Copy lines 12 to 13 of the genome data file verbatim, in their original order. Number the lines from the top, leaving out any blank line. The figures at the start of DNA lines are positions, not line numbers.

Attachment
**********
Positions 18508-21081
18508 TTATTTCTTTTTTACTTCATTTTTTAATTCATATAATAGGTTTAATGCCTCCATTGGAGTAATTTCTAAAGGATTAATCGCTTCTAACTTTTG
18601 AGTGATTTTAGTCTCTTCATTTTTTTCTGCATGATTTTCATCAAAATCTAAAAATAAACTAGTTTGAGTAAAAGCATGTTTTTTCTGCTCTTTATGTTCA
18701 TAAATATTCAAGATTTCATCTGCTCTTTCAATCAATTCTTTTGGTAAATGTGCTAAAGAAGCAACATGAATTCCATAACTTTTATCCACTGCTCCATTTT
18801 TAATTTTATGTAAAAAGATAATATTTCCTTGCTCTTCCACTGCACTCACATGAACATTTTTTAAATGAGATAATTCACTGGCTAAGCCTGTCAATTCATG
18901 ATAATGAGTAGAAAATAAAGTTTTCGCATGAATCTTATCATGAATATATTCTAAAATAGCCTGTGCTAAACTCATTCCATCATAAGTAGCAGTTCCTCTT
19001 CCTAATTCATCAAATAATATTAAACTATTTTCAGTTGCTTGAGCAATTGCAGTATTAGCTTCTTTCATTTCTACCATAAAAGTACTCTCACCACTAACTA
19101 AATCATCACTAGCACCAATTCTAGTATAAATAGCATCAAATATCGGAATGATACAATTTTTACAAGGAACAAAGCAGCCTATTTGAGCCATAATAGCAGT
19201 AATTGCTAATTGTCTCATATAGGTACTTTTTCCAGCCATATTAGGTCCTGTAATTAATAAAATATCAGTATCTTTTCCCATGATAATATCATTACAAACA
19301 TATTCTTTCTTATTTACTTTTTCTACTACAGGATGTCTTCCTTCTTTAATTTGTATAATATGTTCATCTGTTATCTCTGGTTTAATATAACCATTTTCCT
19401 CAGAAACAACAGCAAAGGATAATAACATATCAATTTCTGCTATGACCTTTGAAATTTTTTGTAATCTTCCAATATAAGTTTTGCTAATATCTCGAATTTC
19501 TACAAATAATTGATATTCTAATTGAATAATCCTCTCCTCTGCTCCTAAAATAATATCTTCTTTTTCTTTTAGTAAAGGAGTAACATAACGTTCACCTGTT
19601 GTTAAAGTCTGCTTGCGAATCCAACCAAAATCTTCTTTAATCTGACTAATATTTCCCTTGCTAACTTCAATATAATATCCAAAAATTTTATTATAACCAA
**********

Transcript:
19501 TACAAATAATTGATATTCTAATTGAATAATCCTCTCCTCTGCTCCTAAAATAATATCTTCTTTTTCTTTTAGTAAAGGAGTAACATAACGTTCACCTGTT
19601 GTTAAAGTCTGCTTGCGAATCCAACCAAAATCTTCTTTAATCTGACTAATATTTCCCTTGCTAACTTCAATATAATATCCAAAAATTTTATTATAACCAA